Friday, June 18, 2021

Protecting Data While Protecting Your Job

An acquaintance approached me with a dilemma recently.

Her supervisor had requested the password of a coworker who was out on

extended sick leave. The supervisor said, ”Joe gave it to me before he

left, but I misplaced it. Just go ahead and give it to me again,

please.”

The system administrator told me that at first she was going to just give

the password to her boss, but began to have second thoughts about it.

What was the right thing to do?

If it meant saying no, how was she supposed to do that without getting

fired?

It turned out that Joe’s password wasn’t available, and the system

administrator didn’t have to actually say no. But the situation raises

larger questions, involving the ethical administration of corporate

assets. Often the situation can be sidestepped with some creative

solutions. However, it can be tricky to face the situation in a manner

that won’t lead to the end of your career or a colleague’s.

First, find out what your supervisor really wants.

It may be that Joe forgot to turn in the quarterly report, but left you a

copy. It’s possible the required information resides in more than one

location. If your supervisor has authorization for administrative access

on the system, providing him with his own administrative-level password

should be sufficient.

Second, it’s possible your supervisor is looking for evidence. It may not

be something he/she is allowed to discuss with you, or it may be they

can’t articulate specifically what they’re looking for. This presents a

different ethical dilemma that can be examined from two different

standpoints.

First, does explicit corporate policy exist regarding the use of company

assets for personal use? Are there awareness notifications? When you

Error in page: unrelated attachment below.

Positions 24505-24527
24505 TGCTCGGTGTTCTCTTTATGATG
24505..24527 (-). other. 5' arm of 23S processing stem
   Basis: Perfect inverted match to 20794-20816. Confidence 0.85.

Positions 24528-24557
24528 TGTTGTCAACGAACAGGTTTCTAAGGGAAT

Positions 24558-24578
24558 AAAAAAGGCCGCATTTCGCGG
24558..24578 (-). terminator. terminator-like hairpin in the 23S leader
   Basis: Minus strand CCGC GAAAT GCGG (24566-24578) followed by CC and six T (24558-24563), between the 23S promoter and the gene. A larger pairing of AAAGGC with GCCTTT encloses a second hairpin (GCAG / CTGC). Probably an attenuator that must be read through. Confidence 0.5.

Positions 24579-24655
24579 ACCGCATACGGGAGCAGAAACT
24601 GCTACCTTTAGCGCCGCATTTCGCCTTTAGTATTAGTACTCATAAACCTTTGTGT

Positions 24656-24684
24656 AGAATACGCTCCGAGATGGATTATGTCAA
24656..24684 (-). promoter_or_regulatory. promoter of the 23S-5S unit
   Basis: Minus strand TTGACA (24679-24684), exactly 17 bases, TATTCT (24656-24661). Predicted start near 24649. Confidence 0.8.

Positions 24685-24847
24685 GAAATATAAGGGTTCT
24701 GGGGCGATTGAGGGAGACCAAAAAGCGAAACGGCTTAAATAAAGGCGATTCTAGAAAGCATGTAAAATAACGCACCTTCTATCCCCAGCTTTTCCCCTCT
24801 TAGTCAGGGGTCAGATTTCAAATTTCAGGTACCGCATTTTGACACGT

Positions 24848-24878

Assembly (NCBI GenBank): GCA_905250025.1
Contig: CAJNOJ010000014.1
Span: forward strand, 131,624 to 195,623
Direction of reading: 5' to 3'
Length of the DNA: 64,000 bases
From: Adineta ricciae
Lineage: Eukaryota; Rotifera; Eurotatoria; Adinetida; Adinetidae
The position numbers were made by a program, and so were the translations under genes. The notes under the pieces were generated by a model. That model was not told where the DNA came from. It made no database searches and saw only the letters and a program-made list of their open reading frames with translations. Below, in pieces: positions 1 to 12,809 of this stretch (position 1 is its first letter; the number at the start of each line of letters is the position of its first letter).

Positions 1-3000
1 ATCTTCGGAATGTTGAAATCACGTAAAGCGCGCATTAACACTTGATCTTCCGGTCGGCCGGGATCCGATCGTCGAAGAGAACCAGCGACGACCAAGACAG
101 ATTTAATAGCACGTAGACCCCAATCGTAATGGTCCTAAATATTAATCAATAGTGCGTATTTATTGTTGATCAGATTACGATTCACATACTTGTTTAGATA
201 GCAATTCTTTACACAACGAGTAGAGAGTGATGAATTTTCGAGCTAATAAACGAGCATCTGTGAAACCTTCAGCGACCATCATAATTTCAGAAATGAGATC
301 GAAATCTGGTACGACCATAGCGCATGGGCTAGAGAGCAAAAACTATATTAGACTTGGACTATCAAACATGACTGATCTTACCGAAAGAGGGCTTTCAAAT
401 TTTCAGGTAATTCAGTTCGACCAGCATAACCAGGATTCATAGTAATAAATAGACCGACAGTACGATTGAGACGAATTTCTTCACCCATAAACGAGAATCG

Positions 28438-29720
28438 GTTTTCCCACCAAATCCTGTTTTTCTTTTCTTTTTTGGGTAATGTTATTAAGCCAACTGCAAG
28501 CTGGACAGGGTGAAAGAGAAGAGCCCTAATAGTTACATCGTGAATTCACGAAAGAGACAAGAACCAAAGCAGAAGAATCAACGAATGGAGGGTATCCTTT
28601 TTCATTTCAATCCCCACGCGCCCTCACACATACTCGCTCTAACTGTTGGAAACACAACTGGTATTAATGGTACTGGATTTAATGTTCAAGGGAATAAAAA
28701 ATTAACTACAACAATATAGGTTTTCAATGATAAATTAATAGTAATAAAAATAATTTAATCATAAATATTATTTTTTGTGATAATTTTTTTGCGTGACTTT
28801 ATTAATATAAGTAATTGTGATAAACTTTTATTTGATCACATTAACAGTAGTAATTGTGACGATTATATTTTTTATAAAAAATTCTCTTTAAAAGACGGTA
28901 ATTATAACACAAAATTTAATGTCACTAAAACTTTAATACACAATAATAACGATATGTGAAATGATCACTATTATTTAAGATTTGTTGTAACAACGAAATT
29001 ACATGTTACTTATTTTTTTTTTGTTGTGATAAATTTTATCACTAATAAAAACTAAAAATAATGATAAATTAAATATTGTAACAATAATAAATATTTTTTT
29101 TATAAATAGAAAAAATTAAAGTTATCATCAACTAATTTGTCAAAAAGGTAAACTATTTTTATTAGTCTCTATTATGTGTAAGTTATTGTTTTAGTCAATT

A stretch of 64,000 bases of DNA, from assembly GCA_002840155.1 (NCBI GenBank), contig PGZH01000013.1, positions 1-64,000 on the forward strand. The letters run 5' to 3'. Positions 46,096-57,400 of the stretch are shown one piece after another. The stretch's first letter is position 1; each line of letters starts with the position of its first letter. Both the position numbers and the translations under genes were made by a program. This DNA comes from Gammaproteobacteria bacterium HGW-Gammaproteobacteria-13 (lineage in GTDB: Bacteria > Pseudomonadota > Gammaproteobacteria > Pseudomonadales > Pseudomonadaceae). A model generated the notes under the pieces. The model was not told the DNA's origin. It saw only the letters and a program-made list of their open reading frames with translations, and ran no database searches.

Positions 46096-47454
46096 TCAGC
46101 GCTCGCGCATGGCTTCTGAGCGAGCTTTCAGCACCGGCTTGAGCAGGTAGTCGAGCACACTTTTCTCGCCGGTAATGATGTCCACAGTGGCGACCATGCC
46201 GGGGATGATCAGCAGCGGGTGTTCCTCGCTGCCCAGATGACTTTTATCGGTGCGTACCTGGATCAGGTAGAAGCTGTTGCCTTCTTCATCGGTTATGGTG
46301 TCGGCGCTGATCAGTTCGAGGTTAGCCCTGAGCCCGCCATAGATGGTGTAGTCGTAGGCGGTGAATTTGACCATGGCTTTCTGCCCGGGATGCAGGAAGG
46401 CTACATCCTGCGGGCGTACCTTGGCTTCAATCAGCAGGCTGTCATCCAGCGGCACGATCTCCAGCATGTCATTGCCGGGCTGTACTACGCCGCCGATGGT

login, are you required to do something like click through a window with

huge letters saying something like:

CORPORATE PROPERTY

The use of this system is restricted to authorized users and is for

official use only. This computer system, including all related equipment,

networks, and network devices (specifically including Internet access)

may be monitored for all lawful purposes. Use of this computer system,

authorized or unauthorized, constitutes consent to monitoring of this

system. etc. etc.

Is this caveat enforced? Understand that I’m not a lawyer, and I don’t

play one on TV, but in HR terms, this is an unenforced corporate policy

which lends itself to a concept known as ‘acceptable practice’. Having

unenforced corporate policies could leave an organization vulnerable to

litigation.

Here is an example of unenforced corporate policy and acceptable

practice. Let’s say, a company policy states working hours are from 8

a.m. to 7 p.m. with one hour for lunch. An individual or individuals

consistently arrive late, take an hour and 20 minutes for lunch or leave

15 minutes early. This behavior is not documented and the individuals

involved are not counseled or marked adversely on performance

evaluations. Thus, a standard of acceptable practice is set that the

company must tolerate based on this previous behavior, or aggressively